Sunday, October 6, 2013

3x3x5 by Reduction

The 3x3x5 Cuboid is a twisty puzzle where the standard 3x3x3 cube has had a face attached to top and bottom. This cuboid shapeshifts, due to the 3x5 face. I'll be solving this cube using a reduction method, which I think is the simplest method to solve it. To buy this puzzle, click here.

The Basic Plot
  1. Return to Cuboid Shape
  2. Reduce Edges and Corners
  3. Solve Reduced Cuboid
1. Return to Cuboid Shape

To begin with, place the orange and red edges. We don't need to solve them as such, just put the edges into an edge position. This involves nothing more than simple turns. Once the edges are placed, we can place the unreduced corners, which are currently sticking out all over the place, by using the corner piece series for cuboids. This is

(U R2 U' L2) x2

This process will flatten the sticking-out corners and return our puzzle to cuboid shape.



2. Reduce Edges and Corners

The first stage of the reduction is to attach the outer edge pieces to a corresponding inner edge colour. This is done by using the edge piece series, such as U F2 U' F2.

Once all edges are reduced, we reduce the corners. This also uses the corner piece series as above, and cycles UBL->DFL->DFR.

If we find there are two corners remaining which need to be reduced, this means we have a single swap of corners, but no swaps of edges. In order to fix this problem, we turn the upper face one turn. This creates a single swap of edges and no swap of corners. But we can easily re-reduce our edges using the edge piece series. This process will therefore mean that we will have a 3-cycle of corners at the end.



3. Solve Reduced Cuboid

Stage 3 is probably the simplest stage of the solve.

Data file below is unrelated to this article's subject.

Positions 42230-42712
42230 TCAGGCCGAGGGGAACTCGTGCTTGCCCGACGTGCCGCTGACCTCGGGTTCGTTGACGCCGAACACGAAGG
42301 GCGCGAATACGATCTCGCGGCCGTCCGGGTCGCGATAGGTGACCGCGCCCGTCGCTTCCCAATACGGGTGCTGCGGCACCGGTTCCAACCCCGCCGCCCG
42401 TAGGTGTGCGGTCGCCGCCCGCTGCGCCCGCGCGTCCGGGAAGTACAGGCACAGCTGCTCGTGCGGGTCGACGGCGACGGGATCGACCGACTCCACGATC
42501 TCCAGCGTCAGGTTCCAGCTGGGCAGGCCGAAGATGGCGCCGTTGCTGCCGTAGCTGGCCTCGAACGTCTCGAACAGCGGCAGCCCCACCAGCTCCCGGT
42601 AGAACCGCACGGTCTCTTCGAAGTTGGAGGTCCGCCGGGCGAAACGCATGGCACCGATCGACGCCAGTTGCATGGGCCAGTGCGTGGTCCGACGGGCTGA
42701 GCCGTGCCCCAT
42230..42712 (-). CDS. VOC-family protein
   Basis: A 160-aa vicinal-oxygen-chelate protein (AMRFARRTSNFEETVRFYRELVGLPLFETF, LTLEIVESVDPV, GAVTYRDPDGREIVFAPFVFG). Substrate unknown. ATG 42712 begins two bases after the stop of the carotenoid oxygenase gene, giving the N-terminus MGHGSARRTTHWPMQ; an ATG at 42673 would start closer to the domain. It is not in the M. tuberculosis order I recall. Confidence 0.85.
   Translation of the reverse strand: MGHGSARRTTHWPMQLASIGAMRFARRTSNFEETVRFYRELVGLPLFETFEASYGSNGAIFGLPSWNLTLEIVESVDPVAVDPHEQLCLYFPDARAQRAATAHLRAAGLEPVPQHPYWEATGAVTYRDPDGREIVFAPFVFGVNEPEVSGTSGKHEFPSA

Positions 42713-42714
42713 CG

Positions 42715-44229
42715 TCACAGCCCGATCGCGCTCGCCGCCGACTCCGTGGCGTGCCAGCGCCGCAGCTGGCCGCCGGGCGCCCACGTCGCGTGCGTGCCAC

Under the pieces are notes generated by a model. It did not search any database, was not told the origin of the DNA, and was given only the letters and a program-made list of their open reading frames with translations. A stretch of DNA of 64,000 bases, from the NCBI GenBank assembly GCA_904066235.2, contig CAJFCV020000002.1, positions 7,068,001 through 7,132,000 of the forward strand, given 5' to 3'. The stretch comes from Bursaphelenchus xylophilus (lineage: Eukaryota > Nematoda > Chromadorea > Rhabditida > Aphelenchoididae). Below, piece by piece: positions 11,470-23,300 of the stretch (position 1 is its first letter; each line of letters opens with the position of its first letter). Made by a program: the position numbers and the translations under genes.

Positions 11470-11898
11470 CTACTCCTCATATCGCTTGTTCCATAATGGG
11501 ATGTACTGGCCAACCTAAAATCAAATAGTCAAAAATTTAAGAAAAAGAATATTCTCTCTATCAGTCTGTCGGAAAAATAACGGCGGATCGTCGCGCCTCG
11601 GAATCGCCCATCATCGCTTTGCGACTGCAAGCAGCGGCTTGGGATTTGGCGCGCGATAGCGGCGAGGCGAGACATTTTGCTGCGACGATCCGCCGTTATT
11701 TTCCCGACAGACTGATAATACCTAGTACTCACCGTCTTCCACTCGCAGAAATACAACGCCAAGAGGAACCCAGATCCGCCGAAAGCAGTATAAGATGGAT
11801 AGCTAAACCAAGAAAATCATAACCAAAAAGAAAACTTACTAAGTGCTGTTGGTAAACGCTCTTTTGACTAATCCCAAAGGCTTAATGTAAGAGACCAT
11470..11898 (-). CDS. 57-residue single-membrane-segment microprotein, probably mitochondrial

First, we use simple turns to place the middle layer edges.

If simple turns won't do, then we need to swap (or flip - or both) two middle layer edges. The video below shows how to accomplish this.


Then solve the reduced edges and corners exactly as for a 3x3x2 cuboid, ignoring the middle layer.

As with a 3x3x2, it's possible to end up with two reduced edges needing to swap. The fix for this is to turn both the upper two layers one turn, then resolve the reduced edges.




And that's it. Your 3x3x5 is now solved. I trust this site has been helpful. If you have any questions or want some clarifications, please use the comments to do so. To buy this puzzle, click here.


6 comments:

  1. Thanks again for another great tutorial!!! In a lot of the solves using this method I ended up with a swap of two middle layer edges (the third slice). Anyway of solving this problem? Thanks

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  2. Just seen similar comments to mine on your youtube channel. You posted a video showing a fix but the link doesn't work for me. Could you repost it? Thanks

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    Replies
    1. Hi Beasty
      The 1st problem was the videos weren't showing. Youtube change there unerlying code and my videos don't show. I've fixed that now. I'm still not clear on which other video you can't see the link to.

      Delete
  3. This is your comment from the comments section on your youtube video for the 3x3x5 solve. The video link doesn´t work for me (I can see all your other videos)-------->

    Hi,
    Sorry for the delay. I've been crazy busy at work. I made a quick video. Let me know if it helps or not. I've showed how to fix it, but you do have to go slightly into shapeshifted. My best solution would be to get them right before returning to cuboid form.

    http://youtu.be/kKLXaKOlF5I

    ReplyDelete
    Replies
    1. Hi
      Well I've checked and I don't seem to have that video any more, so I must have deleted it. I also can't seem to find it anywhere in my own hard drive.

      Now, I guess what I'm not seeing is this: in my description above, under stage 3, I write "First, we use simple turns to place the middle layer edges." Where does it go wrong? Everything's reduced. What am I missing?

      Delete
  4. Thanks for looking. The problem is that i have found in certain cases (50%) the middle edges cannot be placed by "simple turns" after the reduction step as a 2 edge swap remains. To place these middle edges it is necessary to take them out and replace them which means going out of the cuboid form, complicating the solve. I think it would be wiser to check in step 1 to see if this swap occurs after returning to cuboid form so that it can be corrected at an early stage in the solve. If it is not present in step 1 then i have i have found that your method works just great!

    ReplyDelete